You can't please all the people all the time… and I doubt you could please the EVE playerbase with an expansion that came wrapped in real Bacon and gave them all a handjob…
You just KNOW they'd forumwhine that "…the Bacon was too crisp!" or "the Bacon was too soggy!" and "FFS CCP used their LEFT hand????"… so meh
Cid · 03/09/2014 at 19:24
I must admit I've ended my subscription since Crius. The industry changes just seemed so baffling to me I couldn't be arsed with it any more. Nine years solid I've played it, but all good things come to an end.
Chanina · 04/09/2014 at 13:40
The new release cycle isn't in full swing yet. We have the vacation time of CCPers and two releases that had most of the stuff scheduled in the old system rolled out. But for now I'm quiet happy with the development and the faster pace of updates. Yes the bug killing your overview settings was bad as are any bugs. They happen and that won't change. I think we will have an advantage form this new schedule as the little fixes are done and shipped much faster. Tweaking existing stuff will never make everybody happy, I agree here with TurAmarth who I think is absolutely right about the mentality of players. The same players screaming for changes, start screaming once there part is made harder or even impossible. Why can't I get the Mining Ship that empties an entire belt just into my freighter alt, that isn't too hard to implement is it? No it isn't hard but it will break the game.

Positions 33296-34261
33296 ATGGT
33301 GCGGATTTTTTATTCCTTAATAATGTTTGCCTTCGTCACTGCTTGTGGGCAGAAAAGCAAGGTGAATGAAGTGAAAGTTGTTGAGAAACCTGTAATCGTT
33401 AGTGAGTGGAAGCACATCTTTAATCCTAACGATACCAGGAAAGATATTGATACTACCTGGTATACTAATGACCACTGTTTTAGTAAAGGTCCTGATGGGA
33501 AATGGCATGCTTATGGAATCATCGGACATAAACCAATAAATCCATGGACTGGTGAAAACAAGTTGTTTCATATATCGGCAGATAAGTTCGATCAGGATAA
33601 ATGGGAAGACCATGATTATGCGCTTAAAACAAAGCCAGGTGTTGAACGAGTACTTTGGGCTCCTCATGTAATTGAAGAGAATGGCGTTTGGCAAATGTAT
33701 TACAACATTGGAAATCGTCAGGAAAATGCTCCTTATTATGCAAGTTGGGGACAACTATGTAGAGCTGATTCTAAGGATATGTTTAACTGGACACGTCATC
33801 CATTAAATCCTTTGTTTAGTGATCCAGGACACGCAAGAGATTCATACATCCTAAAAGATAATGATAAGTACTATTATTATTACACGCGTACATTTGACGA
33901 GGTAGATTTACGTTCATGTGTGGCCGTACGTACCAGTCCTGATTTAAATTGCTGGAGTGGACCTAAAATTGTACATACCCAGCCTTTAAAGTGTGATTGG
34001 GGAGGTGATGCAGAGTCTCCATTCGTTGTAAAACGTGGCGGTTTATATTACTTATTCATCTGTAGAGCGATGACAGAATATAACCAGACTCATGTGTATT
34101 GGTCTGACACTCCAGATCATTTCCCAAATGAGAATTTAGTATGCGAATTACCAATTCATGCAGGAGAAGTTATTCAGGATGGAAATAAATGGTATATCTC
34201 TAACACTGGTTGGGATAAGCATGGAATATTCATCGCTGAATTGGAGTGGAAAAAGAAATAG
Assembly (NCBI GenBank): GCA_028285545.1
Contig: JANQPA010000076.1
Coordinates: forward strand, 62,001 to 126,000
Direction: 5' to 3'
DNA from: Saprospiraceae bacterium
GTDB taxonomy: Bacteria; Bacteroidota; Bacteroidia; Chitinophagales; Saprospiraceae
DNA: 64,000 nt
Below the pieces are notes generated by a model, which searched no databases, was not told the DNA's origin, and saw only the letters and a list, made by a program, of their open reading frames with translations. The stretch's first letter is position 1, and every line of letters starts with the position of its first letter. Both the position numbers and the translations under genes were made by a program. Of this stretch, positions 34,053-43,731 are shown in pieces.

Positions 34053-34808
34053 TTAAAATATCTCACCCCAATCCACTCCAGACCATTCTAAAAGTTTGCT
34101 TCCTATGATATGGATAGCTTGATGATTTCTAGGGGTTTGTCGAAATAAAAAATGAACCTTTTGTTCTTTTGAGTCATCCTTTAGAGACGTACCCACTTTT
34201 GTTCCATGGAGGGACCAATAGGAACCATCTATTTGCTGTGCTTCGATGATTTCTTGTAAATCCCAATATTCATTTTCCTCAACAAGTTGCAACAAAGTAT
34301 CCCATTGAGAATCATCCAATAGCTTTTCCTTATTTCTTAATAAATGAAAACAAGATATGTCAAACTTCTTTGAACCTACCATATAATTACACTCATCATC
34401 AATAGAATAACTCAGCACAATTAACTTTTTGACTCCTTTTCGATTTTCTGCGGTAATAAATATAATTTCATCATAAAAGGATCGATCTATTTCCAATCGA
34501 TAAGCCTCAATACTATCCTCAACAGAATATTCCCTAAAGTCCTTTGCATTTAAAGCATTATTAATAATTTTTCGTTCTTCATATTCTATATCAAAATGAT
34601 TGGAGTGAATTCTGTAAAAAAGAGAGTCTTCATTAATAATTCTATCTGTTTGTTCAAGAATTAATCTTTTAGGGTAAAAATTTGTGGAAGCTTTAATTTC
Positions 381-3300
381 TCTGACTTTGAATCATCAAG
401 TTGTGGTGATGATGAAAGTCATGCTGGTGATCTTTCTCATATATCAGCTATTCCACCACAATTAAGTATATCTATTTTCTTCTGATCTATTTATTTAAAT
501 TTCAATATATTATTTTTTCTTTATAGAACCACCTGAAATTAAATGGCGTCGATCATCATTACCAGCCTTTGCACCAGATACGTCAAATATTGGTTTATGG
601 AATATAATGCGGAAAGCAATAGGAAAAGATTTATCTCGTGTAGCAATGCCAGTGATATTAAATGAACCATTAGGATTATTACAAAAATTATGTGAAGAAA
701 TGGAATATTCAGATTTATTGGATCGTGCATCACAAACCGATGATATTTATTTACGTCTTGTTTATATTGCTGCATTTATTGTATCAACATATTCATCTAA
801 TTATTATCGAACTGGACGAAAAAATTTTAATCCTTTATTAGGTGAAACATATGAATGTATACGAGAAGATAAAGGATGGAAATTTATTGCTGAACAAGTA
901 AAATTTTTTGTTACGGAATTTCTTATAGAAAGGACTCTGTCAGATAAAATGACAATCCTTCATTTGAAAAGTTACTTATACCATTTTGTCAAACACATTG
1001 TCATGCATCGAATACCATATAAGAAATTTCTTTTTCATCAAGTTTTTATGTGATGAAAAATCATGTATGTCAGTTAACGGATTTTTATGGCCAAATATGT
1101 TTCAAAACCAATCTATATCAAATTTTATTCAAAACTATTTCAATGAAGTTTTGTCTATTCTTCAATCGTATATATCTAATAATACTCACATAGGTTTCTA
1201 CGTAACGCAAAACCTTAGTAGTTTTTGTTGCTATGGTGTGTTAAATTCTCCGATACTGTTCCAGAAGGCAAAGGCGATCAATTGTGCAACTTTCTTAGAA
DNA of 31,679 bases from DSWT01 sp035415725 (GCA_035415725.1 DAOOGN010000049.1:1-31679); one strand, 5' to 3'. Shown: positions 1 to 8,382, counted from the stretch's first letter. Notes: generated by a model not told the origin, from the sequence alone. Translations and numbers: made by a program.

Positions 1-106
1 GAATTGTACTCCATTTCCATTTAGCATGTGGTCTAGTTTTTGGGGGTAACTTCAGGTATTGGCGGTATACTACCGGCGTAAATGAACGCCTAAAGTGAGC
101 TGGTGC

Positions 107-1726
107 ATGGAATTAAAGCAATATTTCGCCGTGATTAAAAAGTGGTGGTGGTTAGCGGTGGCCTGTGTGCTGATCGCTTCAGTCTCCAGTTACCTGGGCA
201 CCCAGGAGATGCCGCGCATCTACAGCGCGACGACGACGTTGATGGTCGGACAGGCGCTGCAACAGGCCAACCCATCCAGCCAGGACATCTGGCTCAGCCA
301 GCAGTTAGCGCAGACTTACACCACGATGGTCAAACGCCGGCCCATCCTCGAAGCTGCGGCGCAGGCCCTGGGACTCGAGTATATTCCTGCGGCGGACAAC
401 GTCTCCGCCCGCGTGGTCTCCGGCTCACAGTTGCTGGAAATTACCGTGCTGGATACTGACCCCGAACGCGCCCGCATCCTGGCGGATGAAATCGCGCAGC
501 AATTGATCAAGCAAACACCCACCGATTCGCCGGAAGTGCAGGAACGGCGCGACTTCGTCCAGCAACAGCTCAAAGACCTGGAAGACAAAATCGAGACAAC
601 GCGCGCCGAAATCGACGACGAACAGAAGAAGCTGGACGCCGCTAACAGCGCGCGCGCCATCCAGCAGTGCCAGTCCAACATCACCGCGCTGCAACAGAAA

If you talk to gamers like us as a game designer they will always try to get the good stuff and leave the risk out of it. Many players claim that eve is a brutally hard game. Really? Incursions are totally secure with all spawns known perfectly. Wormhole mechanics are researched and documented only thing you can't predict seems to be where the next WH leads to.
Just like so many other games, the players have become very risk averse (and I count myself in) and it seems almost impossible that if Apocrypha would happen today the frontier spirit would be there. With the current mentality we don't deserve new dangerous content.
I sincerely hope that CCP uses this more frequent update path to add more random effects to all aspects of the game. There should happen a lot more random dangerous stuff. Eliminating the NPC in relic and data sites catered to that risk averse mentality. As does the totally predictable going of missions, anomalies, DED complexes and incursions. I don't think you should loose a ship at any occasion that appears at random, you don't need to be tackled and dead every time. But a nice “WTF what's that NPC dreadnought doing in my belt” effect would push the excitement.